We start with an immersive journey into the life and art of Venice's famous view-painter Canaletto. The film also offers the chance to step inside two official royal residences - Buckingham Palace and Windsor Castle - to learn more about the artist and Joseph Smith, the man who introduced Canaletto to Britain. The programme visits some of the sites immortalised in Canaletto's views, from the Rialto Bridge to the Piazza San Marco, and the Palazzo Ducale to the Church of Santi Giovanni e Paolo. Featuring contributions from Royal Collection curators and the world's leading experts in Venetian history.
In the crisis-stricken decades of the 1920s and 1930s, with the world at the tipping point between two global wars, design suggested dramatically different ideas about the shape of things to come, from the radical futurism of the Bauhaus to the British love affair with mock-Tudor architecture and the three-piece suite.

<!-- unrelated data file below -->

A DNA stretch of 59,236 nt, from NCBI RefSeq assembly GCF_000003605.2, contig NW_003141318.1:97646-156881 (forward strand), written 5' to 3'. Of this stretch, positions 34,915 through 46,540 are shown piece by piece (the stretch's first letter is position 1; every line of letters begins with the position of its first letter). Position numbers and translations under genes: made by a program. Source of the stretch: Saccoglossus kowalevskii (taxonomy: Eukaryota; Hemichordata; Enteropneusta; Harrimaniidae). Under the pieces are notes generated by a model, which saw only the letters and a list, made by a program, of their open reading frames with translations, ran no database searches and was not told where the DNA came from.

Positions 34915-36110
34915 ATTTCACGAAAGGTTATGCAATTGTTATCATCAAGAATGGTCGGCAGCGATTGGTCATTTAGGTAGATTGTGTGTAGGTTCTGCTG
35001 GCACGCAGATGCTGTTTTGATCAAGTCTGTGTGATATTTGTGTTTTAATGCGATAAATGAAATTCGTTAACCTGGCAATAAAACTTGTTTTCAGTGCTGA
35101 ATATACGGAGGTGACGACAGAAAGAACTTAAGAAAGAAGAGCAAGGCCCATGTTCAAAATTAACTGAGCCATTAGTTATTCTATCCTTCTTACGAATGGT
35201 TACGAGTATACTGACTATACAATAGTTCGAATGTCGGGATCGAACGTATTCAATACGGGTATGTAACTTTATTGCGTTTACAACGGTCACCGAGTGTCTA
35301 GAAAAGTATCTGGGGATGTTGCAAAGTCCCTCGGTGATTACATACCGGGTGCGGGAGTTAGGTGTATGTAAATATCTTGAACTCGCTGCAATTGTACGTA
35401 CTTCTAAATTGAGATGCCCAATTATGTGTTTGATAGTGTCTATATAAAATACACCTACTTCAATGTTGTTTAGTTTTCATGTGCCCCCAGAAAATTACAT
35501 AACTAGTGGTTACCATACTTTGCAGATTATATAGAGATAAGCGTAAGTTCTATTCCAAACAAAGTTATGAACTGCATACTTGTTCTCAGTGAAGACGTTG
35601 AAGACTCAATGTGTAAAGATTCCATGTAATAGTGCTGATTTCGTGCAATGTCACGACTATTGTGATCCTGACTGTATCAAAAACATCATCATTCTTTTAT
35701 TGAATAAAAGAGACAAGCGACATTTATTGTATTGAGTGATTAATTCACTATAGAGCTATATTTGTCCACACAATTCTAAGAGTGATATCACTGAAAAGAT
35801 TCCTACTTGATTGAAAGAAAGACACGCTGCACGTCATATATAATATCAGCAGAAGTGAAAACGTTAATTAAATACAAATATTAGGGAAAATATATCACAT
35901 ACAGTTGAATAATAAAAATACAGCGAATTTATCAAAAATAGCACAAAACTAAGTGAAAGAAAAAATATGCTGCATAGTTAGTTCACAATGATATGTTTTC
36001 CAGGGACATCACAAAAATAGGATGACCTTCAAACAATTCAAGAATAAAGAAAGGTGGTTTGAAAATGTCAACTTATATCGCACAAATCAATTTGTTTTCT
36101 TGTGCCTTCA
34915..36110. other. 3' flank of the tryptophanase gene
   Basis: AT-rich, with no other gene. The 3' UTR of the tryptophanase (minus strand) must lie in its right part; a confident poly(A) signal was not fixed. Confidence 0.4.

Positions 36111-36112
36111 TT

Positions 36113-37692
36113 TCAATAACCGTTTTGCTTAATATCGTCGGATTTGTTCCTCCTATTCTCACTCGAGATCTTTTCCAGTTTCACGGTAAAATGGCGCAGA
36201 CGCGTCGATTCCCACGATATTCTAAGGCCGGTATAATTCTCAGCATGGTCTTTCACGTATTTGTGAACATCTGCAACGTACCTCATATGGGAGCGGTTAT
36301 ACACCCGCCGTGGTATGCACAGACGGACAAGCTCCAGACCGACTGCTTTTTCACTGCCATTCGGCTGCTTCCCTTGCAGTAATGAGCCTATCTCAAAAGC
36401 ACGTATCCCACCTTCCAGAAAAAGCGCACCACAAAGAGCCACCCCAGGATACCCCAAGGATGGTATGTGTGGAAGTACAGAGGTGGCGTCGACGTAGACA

We each spend three years of our lives on the toilet, but how happy are we talking about this essential part of our lives? This film challenges that mindset by uncovering its role in our culture and exploring the social history of the toilet in Britain and abroad - as well as exploring many of our cultural toilet taboos. Starting in Merida, Spain with some of the the earliest surviving Roman toilets, we journey around the world - from the UK to China, Japan and Bangladesh - visiting toilets, ranging from the historically significant to the beautiful, from the functional and sometimes not-so-functional to the downright bizarre. Leading the journey is Everyman figure, Welsh poet and presenter Ifor ap Glyn, who has a passionate interest in the toilet, its history and how it has evolved over the centuries, right up to the development of the current design. Finally, there's a glimpse of the future and a possible solution to the global sanitation issues we now face.
2012 • Design